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2 new invasive tick species found in Delaware County

Delaware Public Health District staff are continuing to capture and monitor ticks in the county.

DELAWARE COUNTY, Ohio — There are a couple new ticks in Delaware that shouldn’t be there and Delaware Public Health District wants people to know what they are.

The two new invasive species, the Asian longhorned tick and the Gulf Coast tick, were both found while the county was collecting ticks in parks around the county.

The Asian longhorned tick is more of a hazard to livestock. It reproduces quickly and can be difficult to detect. 

This is the first time it was found in Delaware County. 

An Asian longhorned tick was found in Franklin County in recent years. While they have been known to transmit diseases, like spotted fever, to humans in other parts of the world, Sarah Fink, the Health District Solid Waste and Vector program manager for Delaware Public Health, said there haven’t been any cases of that happening since the tick was first found in New Jersey back in 2017.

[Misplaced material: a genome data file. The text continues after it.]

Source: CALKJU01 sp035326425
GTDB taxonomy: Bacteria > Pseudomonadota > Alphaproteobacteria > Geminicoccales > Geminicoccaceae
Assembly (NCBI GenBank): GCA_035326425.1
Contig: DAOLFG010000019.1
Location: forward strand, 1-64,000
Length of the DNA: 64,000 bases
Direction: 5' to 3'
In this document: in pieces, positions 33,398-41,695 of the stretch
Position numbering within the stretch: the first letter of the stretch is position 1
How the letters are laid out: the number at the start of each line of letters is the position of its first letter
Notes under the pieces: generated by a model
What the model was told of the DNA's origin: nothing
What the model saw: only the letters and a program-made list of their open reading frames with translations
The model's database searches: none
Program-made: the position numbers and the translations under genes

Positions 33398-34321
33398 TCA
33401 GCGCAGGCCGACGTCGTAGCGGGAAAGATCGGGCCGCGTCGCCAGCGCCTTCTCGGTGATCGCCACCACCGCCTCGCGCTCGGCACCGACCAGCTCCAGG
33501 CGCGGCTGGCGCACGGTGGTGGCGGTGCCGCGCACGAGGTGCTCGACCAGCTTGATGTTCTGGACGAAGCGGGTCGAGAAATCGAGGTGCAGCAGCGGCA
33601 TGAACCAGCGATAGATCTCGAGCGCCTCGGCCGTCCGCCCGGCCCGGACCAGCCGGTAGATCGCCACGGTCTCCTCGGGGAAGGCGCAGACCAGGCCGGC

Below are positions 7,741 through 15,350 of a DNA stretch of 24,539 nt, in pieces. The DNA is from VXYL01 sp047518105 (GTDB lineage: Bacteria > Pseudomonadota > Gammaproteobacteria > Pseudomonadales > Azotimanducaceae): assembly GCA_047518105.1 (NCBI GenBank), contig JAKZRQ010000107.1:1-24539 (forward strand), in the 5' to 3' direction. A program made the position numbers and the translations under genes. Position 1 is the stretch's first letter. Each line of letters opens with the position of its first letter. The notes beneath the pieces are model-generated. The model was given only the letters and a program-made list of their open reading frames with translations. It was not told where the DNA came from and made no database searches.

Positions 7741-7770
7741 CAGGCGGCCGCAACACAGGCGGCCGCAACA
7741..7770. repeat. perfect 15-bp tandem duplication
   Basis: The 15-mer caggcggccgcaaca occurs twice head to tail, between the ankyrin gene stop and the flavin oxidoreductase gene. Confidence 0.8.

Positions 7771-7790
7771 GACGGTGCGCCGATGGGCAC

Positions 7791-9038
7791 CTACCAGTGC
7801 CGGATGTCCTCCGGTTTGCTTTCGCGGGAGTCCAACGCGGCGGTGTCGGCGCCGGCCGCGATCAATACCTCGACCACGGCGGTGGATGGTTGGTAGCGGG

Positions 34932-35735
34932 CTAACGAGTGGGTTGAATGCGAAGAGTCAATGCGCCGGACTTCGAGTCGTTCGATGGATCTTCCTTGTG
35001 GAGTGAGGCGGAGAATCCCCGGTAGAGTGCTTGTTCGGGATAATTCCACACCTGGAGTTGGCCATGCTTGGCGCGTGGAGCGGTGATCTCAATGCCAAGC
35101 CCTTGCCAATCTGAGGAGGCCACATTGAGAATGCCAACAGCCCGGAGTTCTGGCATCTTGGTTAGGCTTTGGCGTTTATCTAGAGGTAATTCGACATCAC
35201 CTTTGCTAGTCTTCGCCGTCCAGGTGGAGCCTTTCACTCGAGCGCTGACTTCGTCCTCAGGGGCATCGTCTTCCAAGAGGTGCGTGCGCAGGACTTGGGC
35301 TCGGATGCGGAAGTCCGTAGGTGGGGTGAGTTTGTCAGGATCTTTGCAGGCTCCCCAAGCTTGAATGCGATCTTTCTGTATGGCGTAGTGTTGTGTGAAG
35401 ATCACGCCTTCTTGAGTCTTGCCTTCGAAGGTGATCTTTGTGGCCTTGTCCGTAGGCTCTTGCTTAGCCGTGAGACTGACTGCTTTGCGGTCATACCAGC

"That large number aspect of it is kind of the scariest part,” said Fink.  "There was a cattle farm closer to the Ohio River, they actually lost some cows because they were so heavily infested with ticks."

Since the Asian longhorned tick doesn’t need a mate to reproduce, one tick can quickly become thousands.

To protect against infestations, farmers should check livestock for ticks regularly and should report unusual or large infestations to the Ohio Department of Agriculture and their local veterinarian.

As for the Gulf Coast tick, it was last found in Delaware County in 2009. They usually aren’t found this far north, as the name implies, and are known to transmit a form of spotted fever.

How did both of these end up in Ohio? Fink said they can be carried on animals or clothes back from vacations, on shipping containers and other things. She said as Ohio winters are getting milder, the invasive ticks aren’t dying off like would have in the climate.

They can be difficult to identify. 

To identify the ticks, someone would need a well-trained eye and a microscope to positively be sure what is what.

"I've gone to trainings where they've kind of pointed out the difference of this exotic Asian longhorned tick versus a very common rabbit tick that look alike,” said Fink.

DPHD staff are continuing to capture and monitor ticks in the county. Fink said there are options for the public, too. If there is a tick someone thinks is strange or is concerning, snap a picture and send to their office.

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